Approximately 30-45 days after grain harvest, the brassicas were harvested as livestock feed( see below).
The brassica/grain residue were harvested with a flail chopper and fed to our dairy herd. This was done with a 6′ Bear Cat flail chopper. No problems arose with off-flavored milk. Tons per acre were recorded. A standard feed analysis was conducted for each plot through Dairy One in New York.
Grain was measured as wet yield. To measure the grain yield, we determined the amount of bushels in the combine from each plot, weighed several bushels to get an average weight per bushel, and multiplied.
- Yield per acre –tons per acre. ( see attached document with table below: Grain Yield)
Plot 1- 1200 lbs oats
Plot 2– 900 lbs oats
Plot 3– 1300 lbs oats
Plot 4– 1200 lbs. oats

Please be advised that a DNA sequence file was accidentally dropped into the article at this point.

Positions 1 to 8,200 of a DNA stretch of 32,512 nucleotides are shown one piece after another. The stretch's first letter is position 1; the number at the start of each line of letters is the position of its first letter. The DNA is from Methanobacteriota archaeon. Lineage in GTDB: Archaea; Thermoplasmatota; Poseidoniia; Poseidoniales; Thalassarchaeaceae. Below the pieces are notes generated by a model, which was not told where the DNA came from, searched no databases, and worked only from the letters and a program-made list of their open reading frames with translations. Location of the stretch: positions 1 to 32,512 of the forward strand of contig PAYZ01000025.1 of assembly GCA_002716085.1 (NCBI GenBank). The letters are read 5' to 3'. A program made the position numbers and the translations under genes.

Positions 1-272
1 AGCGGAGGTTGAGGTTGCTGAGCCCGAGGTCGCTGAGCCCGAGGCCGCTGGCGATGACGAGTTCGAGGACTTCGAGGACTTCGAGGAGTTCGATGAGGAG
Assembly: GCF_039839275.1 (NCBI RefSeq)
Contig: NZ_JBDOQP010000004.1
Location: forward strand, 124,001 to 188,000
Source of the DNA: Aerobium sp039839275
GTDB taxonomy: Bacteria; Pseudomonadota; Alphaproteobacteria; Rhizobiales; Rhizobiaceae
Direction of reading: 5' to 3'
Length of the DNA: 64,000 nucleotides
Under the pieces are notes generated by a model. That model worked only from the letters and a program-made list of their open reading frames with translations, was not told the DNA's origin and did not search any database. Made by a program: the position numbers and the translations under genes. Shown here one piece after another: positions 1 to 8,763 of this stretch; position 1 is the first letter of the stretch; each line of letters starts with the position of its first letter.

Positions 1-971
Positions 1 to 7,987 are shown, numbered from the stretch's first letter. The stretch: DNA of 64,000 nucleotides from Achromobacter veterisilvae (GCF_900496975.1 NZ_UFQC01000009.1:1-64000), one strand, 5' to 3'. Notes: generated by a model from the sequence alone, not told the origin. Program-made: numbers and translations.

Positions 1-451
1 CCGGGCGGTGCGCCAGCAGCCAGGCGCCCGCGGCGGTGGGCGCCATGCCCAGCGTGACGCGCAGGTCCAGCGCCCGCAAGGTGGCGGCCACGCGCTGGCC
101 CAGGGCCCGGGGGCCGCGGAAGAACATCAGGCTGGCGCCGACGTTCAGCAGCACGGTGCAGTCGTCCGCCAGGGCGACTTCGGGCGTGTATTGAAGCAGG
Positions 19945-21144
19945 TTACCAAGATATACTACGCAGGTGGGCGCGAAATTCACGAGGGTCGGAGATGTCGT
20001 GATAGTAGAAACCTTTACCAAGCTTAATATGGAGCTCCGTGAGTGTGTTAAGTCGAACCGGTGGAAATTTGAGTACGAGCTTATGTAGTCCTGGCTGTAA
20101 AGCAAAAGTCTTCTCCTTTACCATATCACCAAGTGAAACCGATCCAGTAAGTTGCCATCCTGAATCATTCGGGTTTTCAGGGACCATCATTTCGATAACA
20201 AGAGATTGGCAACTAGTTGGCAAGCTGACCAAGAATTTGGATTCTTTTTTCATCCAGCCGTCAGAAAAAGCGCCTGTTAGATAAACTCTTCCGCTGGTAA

Plot 5– 700 lbs. wheat
Plot 6– 800 lbs wheat
Plot 7– 950 lbs wheat
Plot 8– 900 lbs wheat
Brassicas plus straw– ton per acre
Brassicas plus crop residue were measured as wet yield in the same manner as the grain.
Plot 3— 900 lbs.
Plot 4—800 lbs.
Plot 6— NA
Plot 7—800 lbs.
Plot 8—700 lbs.
The kale in all four plots where it was sown failed to produce a harvestable crop. Although it sprouted well and initially appeared to be growing well, it did not compete well with the weeds in the feed—nor did it grow well as a companion crop with either wheat or oats. At harvest time, most of the kale had been smothered out. At harvest time for brassicas, the kale that was there was too small to harvest.